A lot has been said about millenials. Our aloofness, our online lives, our idealism, our lack of appreciation for authority. Millenials are digital natives who grew up with technology, with some exposure to the pre-internet world as well. We love anything that’s fast and easy – like using apps to get a ride or to buy food. Technological is a key aspect that attracts millennials to engage in the sharing economy. Deeper than that is also the values that are inbuilt in such people-powered marketplaces, that of trust, community, environmental friendliness and with a dash of rebellion.
When it comes to investing, millennials feel that their investment decisions are a way to express their social, political, environmental and even cultural or religious values. This is a potential turning point for the world of finance. In the past, banks and financial institutions gave out loans and investment based on 2 overriding objectives – the profit motive and shareholders or stakeholder interests. The people has hardly anything to do with such decisions. Enter crowdfunding, and the equation is now flipped with the people in the drivers’ seats.
Here’s a long-running banking joke: Who do banks lend money to?
Answer: Those who do not need money!
That’s how the rich get richer. They use other people’s money (your money in the bank after its multiplied many times) to take risks and gain reward. What happens when the risks catch up and blow-up? That’s when large corporations and or course banks go bankrupt or get bailed out.
The financial economy today is xxx times larger than the real economy. What this means is that there are layers and layers of transactions that make money for the previous institutions in the chain, without ever reaching the real world. Its basically a dizzy merry-go-round that has spun out of control.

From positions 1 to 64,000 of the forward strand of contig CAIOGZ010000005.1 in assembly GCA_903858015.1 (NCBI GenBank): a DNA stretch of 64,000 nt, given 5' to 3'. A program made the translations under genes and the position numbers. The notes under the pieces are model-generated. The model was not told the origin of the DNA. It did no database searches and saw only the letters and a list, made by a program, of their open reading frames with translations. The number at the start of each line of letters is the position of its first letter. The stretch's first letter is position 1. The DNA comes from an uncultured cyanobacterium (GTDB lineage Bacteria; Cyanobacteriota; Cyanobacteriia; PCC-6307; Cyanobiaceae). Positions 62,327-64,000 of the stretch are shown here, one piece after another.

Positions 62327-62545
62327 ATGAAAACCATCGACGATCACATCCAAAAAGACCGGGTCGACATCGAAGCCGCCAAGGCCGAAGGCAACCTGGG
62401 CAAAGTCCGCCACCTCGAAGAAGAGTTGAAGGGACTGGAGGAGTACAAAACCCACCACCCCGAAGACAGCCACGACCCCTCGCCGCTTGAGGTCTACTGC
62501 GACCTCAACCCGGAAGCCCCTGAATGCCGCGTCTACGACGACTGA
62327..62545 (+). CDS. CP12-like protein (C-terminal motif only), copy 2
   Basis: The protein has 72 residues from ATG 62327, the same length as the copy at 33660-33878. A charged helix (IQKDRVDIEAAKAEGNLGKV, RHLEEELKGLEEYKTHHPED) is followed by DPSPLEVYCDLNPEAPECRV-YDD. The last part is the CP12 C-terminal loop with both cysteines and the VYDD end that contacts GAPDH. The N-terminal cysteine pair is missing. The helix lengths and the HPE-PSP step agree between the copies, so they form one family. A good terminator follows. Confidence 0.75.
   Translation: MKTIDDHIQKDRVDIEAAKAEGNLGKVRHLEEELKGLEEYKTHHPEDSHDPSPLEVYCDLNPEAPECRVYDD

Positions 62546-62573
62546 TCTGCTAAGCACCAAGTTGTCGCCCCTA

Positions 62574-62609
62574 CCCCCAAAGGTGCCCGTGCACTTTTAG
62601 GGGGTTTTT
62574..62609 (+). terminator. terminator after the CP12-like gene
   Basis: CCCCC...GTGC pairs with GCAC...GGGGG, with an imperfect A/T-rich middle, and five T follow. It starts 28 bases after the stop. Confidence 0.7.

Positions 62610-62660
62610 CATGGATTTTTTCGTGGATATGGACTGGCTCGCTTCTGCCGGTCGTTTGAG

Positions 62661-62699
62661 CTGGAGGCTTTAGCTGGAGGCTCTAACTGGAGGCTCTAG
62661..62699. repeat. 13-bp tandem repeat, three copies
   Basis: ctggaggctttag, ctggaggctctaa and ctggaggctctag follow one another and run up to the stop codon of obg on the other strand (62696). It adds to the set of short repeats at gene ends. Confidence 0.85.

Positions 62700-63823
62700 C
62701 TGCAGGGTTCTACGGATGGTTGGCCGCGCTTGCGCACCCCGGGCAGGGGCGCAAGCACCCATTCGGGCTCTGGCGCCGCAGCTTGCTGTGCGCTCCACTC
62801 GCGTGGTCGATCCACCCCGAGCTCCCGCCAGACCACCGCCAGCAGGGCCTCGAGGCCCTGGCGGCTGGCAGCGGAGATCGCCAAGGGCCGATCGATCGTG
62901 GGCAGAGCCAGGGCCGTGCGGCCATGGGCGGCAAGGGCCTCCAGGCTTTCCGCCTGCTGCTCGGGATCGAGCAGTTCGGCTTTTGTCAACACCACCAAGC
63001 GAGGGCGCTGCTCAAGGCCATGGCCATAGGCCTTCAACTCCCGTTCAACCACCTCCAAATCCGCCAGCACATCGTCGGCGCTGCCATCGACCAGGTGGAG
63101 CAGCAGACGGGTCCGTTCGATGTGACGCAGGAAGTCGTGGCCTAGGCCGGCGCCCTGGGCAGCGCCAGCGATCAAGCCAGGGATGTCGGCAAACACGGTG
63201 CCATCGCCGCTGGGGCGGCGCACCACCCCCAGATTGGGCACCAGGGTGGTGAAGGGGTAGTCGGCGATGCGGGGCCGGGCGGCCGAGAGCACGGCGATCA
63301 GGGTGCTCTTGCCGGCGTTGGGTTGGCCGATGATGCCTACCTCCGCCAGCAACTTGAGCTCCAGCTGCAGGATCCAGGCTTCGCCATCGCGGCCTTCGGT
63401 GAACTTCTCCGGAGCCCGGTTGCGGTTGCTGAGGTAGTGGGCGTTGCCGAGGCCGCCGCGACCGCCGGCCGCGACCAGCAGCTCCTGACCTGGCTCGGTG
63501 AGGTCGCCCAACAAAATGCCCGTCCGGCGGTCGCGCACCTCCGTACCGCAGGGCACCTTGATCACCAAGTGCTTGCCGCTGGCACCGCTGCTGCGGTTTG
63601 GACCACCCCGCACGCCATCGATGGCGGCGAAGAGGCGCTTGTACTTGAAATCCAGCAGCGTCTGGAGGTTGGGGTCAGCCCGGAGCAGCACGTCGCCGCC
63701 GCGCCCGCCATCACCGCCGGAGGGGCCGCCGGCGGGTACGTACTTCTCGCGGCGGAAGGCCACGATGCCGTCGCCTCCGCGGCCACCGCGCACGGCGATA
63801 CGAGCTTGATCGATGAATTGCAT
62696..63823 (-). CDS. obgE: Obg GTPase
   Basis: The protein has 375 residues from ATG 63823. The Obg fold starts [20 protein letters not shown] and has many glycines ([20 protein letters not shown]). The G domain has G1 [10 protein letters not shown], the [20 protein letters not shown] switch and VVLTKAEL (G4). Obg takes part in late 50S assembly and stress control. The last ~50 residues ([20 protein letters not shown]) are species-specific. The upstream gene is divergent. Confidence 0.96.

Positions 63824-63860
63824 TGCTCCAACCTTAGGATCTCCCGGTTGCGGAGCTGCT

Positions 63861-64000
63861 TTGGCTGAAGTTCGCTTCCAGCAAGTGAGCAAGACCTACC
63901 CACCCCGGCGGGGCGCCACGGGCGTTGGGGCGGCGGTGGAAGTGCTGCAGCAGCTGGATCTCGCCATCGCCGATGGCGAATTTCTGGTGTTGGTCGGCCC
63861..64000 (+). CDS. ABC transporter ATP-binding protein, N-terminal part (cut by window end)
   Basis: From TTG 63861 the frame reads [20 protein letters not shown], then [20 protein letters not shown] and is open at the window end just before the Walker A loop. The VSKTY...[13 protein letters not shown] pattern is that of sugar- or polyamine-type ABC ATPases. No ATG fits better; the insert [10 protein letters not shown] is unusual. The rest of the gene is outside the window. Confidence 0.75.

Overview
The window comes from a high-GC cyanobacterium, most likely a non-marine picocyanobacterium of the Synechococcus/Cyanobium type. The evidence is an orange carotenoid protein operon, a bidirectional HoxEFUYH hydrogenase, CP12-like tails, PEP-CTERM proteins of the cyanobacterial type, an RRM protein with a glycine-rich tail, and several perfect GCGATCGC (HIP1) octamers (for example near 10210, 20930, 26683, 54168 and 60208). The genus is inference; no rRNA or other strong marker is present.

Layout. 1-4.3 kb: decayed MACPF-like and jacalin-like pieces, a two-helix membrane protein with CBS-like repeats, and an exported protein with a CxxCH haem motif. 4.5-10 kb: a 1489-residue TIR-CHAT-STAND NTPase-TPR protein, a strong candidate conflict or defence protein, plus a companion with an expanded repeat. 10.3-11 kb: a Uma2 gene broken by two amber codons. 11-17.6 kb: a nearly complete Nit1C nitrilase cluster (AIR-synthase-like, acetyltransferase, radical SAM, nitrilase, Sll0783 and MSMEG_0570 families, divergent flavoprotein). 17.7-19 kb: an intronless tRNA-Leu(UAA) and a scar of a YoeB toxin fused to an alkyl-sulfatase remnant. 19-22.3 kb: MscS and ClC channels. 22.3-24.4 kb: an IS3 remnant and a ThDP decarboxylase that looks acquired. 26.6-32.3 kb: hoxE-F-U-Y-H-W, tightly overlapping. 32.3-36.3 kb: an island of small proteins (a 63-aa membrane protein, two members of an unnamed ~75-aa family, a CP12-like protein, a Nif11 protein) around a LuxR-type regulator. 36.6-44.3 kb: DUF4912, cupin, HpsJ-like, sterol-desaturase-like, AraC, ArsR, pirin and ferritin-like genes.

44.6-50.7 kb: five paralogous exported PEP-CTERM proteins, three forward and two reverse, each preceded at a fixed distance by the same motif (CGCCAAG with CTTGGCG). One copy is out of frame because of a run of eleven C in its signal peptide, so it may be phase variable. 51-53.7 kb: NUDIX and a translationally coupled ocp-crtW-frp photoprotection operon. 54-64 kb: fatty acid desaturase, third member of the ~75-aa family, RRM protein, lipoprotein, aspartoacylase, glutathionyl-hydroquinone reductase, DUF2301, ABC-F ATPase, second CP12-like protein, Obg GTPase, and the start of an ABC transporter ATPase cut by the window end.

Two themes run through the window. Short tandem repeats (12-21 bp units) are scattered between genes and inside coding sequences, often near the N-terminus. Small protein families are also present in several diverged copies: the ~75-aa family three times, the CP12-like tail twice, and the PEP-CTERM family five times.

But I digress. Let us focus on how we can and must reclaim our stake in this global money game to bring it back down to reality.
Enter crowdfunding. Platforms channel money from people to projects online. Investment transactions are direct, without any financial intermediary, bank or manager in the middle calling the shots. This is radically different than saving money in bank, which then decides to lend that money out without you having a say. It is fundamentally different than trading investment notes and papers that appreciate when it changes hands (or accounts). Crowdfunding brings money directly to a real-world business activity to generate income and profits.
Crowd-investments are participatory in nature – investors need to realise that their money is not deposited somewhere where its safety is (supposedly) guaranteed, along with the tiny interest returns. There is typically no ‘withdrawal’ or early redemption as the money has gone into the project and will only circulate back out when the project is completed and profitable, provides dividends or create some other forms of income.
This is right up Millennial Alley.